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Advocating for Your Gifted Child
Studies show that parents identify their own children as gifted with great accuracy; sometimes with greater accuracy than a school can provide. So why can it be so challenging for parents to know how to advocate for their children in a school setting? Several factors can affect this. Following are some road blocks to advocacy and ways to get around them.
Knowledge: One basic step on the road to advocating for your gifted child is to educate yourself.
Many parents do not have a background in education and can feel ill at ease with educational “jargon” and academic settings. Therefore, researching such topics as social/emotional needs of gifted children, early identification, acceleration, differentiation and service options, can provide parents with confidence and credibility when approaching individuals who are working with their children. Find out all you can about how gifted children learn and how they should be educated in order to arm yourself with information that can be helpful to your child and to the school as well.
Locating this information is often no more difficult than typing these topics into the search engine bar on your computer. There are also good websites specifically designed for supporting gifted children. The National Association of the Gifted is a great place to start, as is a search for your state’s local gifted association, if one exists.
Technique: How you go about advocating is as important as what you know.
It can be easy to fall into the emotional trap of being so passionate about getting your child a good education that you lose sight of maintaining a good working relationship with the school. While it is true that it is the school’s job to educate your child, being demanding or angry when approaching the school will likely not be terribly effective.
Before your meeting, organize your information and even practice what you will say. Try to foresee potential stumbling blocks and attempt to have alternative ideas ready. If the school is not willing to let your child go to a different classroom to receive instruction at his or her level, be ready with ideas about how this could work. Showing a willingness to be flexible and provide ideas will go a long way toward establishing good rapport with the school.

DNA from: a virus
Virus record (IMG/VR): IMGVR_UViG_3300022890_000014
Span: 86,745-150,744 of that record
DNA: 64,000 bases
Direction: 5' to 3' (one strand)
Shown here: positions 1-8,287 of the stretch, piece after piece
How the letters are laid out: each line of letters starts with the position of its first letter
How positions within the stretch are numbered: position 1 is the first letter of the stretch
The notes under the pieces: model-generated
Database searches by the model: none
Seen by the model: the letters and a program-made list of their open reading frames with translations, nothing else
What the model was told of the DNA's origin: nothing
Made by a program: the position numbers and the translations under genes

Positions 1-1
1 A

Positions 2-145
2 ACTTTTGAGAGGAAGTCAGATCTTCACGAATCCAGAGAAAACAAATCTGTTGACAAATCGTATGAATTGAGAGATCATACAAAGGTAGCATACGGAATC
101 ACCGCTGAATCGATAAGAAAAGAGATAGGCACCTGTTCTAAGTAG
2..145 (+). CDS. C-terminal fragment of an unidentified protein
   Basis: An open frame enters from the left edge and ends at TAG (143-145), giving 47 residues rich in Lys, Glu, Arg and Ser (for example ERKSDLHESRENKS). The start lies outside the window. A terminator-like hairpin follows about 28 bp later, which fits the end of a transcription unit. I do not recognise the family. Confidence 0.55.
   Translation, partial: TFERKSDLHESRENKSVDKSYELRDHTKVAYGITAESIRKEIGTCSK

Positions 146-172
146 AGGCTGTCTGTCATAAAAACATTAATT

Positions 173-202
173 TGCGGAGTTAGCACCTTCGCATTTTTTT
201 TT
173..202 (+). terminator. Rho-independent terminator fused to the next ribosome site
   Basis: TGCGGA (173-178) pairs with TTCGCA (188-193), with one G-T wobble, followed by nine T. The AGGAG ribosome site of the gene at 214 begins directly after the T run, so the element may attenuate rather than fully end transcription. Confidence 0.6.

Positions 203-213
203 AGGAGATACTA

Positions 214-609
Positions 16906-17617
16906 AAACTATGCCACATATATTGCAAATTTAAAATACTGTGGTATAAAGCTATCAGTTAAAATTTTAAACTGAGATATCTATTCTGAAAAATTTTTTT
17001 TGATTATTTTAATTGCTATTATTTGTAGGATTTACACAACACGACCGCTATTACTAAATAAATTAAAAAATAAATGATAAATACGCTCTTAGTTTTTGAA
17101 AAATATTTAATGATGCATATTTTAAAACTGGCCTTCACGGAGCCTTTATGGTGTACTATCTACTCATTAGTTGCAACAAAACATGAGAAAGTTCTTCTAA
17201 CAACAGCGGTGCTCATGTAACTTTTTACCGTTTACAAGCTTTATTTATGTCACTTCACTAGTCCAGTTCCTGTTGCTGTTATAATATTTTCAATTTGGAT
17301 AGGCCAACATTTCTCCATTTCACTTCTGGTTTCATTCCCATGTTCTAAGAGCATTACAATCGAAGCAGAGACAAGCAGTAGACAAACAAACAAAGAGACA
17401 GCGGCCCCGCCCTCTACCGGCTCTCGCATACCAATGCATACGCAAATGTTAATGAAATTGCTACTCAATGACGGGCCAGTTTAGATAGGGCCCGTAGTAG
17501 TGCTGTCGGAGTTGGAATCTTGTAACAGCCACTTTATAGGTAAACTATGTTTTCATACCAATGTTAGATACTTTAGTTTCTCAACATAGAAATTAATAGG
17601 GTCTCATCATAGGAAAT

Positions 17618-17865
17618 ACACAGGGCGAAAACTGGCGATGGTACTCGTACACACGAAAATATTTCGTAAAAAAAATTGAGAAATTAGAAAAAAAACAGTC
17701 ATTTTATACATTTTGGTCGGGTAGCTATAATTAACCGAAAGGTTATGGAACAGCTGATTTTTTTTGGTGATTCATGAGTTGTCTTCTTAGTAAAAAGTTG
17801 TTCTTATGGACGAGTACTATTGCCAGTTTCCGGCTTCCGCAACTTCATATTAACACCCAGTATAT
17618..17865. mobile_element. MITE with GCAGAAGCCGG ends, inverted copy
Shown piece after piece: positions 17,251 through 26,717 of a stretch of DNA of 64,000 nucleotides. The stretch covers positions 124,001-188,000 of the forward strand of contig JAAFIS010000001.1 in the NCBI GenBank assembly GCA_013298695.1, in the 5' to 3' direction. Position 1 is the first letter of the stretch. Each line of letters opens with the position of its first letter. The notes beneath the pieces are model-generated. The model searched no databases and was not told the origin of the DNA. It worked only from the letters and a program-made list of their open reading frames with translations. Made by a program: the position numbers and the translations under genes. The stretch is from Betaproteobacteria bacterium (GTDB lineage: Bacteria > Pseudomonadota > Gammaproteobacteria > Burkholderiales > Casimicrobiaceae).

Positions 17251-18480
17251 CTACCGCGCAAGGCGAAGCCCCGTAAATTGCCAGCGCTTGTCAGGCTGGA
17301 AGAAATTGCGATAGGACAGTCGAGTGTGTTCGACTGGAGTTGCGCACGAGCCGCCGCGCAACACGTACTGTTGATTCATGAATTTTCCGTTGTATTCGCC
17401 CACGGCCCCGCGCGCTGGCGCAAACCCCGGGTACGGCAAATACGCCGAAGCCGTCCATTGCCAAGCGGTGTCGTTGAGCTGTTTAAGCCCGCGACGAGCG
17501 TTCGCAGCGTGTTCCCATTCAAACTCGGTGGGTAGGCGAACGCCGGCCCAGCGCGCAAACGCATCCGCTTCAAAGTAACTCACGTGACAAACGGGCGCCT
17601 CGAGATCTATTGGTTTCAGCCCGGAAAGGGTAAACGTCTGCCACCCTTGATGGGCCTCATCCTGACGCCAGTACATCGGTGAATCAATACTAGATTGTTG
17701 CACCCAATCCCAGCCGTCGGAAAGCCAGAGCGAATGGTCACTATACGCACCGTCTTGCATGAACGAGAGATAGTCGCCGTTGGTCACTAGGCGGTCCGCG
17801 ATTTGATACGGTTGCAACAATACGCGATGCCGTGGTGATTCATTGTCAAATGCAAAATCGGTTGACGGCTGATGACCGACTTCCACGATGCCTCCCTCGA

Perspective: Consider the school’s point of view.
Schools today face so many battles, sometimes they feel as though they have to pick which ones they’ll fight. While it’s true that many school districts nationwide are facing financial difficulties, a compounding issue is that there is little to no federal funding available for gifted education at all. Each state is left to decide what they can afford and what is important. On top of this, teacher training programs do not adequately prepare teachers to work with the upper end of the students in their classrooms; many don’t even realize that this requires specialized training.
Parents need to remember that advocating for their children is a process. Establish a good relationship with the school and educate yourself about giftedness, then be persistent. You will not get things changed overnight. Even small changes are helpful and sometimes, you will just have to compromise.
Without parents making their voices heard about providing for the needs of their gifted kids, this group will continue to be overlooked with the assumption that they’ll be just fine because they’re “so smart”. Advocate without being angry, be persistent without being pushy and be patient! True change comes with time and is usually worth the wait.
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